Turtle's tale reveals dual fishing threat
The story of a turtle caught twice in fishing nets reveals a dual threat facing many ocean animals.
The female loggerhead turtle, called "Thunderbird," was entangled in ghost (abandoned) fishing gear in the Mediterranean last year, and was subsequently fitted with a satellite tag and freed.
Researchers tracked the turtle as it swam through the Strait of Gibraltar and headed south along the coast of Africa.
But then signals became erratic, before a final position from the tag showed the turtle on land—near a major fishing port in Dakar, Senegal, suggesting it was unintentionally caught by a fishing vessel, probably a trawler.
"The turtle was found entangled in ghost fishing gear by Save the Med Foundation in July 2020, and taken to the Palma Aquarium rescue center in Mallorca," said Dr. David March, of the universities of Exeter and Barcelona.
"We attached a satellite tag before she was released on 11 August, which allowed us to track her epic journey of 6,000 km through the Western Mediterranean and the waters off West Africa.
"Thunderbird raised an early warning when she entered into the Alboran Sea, a challenging area because of its strong currents and high density of marine traffic, which could result in a high risk of boat collision."
At that time, the local network of the Mediterranean Ghost FADs was asked to keep an eye out for potential stranding or bycatch (accidental catch by humans fishing).
Fortunately, Thunderbird managed to swim up-current out of the Mediterranean in November through Gibraltar Strait.
Most adult turtles that move out from the Mediterranean swim towards America, as they were born in Florida or the Caribbean.
But surprisingly, Thunderbird swam along the West African coast.
"This can be explained because a small proportion of the turtles from the Western Mediterranean were born in Cape Verde, where they migrate to once they become adults," said Professor Lluís Cardona, of the University of Barcelona and Institut de Recerca de Biosdiversitat (IRBio).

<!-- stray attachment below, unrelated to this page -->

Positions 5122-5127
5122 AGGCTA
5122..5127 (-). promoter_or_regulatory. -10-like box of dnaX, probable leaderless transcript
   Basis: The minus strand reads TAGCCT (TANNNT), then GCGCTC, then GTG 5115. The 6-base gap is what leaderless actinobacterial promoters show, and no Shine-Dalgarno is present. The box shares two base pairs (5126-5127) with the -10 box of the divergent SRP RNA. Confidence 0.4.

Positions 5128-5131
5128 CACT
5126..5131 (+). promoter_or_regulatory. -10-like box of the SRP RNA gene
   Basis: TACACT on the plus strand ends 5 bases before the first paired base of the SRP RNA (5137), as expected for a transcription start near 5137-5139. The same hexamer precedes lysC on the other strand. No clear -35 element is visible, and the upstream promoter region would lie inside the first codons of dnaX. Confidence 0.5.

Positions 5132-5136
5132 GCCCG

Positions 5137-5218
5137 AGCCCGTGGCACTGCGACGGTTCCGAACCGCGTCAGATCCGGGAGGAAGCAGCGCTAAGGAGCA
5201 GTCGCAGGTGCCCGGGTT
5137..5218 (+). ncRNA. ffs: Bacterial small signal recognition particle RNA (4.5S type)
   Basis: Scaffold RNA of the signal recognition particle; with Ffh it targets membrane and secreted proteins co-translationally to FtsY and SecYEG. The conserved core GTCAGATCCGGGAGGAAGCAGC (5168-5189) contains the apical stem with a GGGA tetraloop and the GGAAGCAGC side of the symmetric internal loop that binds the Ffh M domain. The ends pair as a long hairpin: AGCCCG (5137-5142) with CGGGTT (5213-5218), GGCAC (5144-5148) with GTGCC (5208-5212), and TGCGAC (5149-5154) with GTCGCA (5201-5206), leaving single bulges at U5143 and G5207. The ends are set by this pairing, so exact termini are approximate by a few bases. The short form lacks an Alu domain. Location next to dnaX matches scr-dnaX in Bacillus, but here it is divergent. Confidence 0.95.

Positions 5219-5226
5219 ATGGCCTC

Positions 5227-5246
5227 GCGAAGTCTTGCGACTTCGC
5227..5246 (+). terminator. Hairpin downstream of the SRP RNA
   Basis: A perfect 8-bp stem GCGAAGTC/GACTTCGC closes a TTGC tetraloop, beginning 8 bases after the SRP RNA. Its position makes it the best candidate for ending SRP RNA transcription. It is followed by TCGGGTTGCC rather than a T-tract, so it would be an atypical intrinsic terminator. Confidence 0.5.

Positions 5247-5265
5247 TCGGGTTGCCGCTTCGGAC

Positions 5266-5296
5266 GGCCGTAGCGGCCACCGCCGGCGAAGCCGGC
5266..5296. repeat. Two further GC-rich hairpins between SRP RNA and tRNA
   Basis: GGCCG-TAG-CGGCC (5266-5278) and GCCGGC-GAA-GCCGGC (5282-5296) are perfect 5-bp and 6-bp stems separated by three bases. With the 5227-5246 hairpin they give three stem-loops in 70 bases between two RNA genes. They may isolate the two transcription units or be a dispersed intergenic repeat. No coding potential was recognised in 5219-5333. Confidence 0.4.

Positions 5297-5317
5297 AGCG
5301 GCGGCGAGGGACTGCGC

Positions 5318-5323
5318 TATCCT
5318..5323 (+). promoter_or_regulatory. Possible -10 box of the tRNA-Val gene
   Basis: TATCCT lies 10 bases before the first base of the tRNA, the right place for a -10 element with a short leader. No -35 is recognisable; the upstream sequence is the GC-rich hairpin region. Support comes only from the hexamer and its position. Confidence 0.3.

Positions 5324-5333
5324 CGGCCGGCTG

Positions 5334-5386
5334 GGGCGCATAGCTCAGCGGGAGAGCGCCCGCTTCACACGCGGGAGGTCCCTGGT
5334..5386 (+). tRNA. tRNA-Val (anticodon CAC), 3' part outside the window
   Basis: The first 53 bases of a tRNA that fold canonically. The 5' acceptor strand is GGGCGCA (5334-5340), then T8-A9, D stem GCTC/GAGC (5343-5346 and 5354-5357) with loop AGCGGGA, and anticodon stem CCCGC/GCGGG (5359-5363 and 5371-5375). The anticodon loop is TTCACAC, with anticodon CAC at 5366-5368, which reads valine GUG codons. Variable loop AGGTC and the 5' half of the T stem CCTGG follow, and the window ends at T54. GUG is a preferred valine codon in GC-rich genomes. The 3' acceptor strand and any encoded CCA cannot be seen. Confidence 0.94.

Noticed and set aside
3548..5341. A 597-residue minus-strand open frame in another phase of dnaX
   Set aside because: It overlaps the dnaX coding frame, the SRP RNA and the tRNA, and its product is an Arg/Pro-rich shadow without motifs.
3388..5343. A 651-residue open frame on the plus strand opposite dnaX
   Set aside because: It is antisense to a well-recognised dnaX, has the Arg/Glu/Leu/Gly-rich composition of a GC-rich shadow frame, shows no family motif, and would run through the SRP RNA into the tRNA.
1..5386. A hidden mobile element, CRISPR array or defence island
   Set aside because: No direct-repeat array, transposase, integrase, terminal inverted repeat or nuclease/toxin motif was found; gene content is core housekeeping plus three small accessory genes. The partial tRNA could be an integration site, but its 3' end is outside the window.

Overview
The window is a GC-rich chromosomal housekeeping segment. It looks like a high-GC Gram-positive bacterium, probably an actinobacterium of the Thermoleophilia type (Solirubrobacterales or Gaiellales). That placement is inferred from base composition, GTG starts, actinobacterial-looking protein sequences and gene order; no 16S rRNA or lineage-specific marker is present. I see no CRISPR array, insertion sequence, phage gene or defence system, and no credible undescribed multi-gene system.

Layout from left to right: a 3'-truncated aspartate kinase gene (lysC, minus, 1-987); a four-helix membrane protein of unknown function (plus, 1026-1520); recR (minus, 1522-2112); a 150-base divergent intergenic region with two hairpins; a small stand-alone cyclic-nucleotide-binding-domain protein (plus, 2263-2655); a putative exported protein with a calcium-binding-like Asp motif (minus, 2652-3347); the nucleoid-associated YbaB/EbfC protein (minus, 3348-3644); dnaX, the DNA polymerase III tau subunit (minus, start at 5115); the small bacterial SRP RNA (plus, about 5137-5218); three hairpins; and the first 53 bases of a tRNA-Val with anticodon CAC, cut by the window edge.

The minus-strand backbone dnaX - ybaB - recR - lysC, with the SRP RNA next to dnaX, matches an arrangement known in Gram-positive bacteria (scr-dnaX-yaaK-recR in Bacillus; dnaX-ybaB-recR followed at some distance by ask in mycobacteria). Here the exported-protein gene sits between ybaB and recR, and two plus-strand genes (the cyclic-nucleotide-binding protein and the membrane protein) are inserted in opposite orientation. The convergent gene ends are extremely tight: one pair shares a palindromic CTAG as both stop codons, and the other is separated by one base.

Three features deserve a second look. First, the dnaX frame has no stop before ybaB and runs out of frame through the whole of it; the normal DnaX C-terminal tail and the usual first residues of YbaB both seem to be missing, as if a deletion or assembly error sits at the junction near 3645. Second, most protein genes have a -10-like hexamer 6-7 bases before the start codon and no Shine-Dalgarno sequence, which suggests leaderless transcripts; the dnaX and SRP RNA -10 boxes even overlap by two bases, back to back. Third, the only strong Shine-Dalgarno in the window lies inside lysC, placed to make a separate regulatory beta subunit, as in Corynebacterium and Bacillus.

The satellite tag provided depth data, so the researchers could see the turtle was spending most of the time at the surface in the Mediterranean, then diving near the sea-bottom along the West African coast.
"In February this year, the turtle was off Senegal when we stopped receiving regular updates from the tag," Dr. March said.
"Then the final signal on 17 March was on land, near the main harbor in Dakar.
"It is always a challenging task to know what makes tag stop transmitting data, so we checked tag data to find out more about potential causes.
"After checking that battery and tag sensors worked correctly, we used the Global Fishing Watch portal to overlap the track of the turtle with fishing vessels.
"We found out that the last dive recorded by the satellite tag was near a fishing ground used by trawlers.
"All this suggests the turtle was bycaught by a fishing vessel and taken back to the port.
"We don´t know if Thunderbird was released alive after capture, or died as consequence of the bycatch event."
Researchers are using satellite data on boat movements and working with partners in Senegal to try and find the boat that caught the turtle, in the hope of finding out more information about the fate of Thunderbird.
Dr. March is part of a project created to reduce bycatch off West Africa, funded by the MAVA Foundation and run by the University of Barcelona and Birdlife International, and a coalition of partners in West Africa and at international level.
"There is a lot of unregulated or illegal fishing off West Africa, and we are working with local partners and fishing companies to adapt fishing gear and methods to minimize bycatch of sea turtles," said Ahmed Diame, of Birdlife International.
"We are also identifying the main bycatch hotspots—such as the place this turtle was caught."
Speaking about the area where the turtle was first found entangled, Ricardo Sagarminaga, of Alnitak, said: "After a reduction of bycatch in longline fishing over the years, entanglement in debris and ghost gear has become the major threat for sea turtles in the Balearic Islands."
Dr. March added: "The epic journey of this turtle illustrates two of the major threats that many marine species face—entanglement in ghost fishing gear, and bycatch in industrial fisheries.
"We must urgently address both issues to limit their impact on a wide range of marine species and ecosystems."
The trajectories of these turtles can be followed from this website: http://seaturtle.socib.es/es/turtle-viewer/
Provided by University of Exeter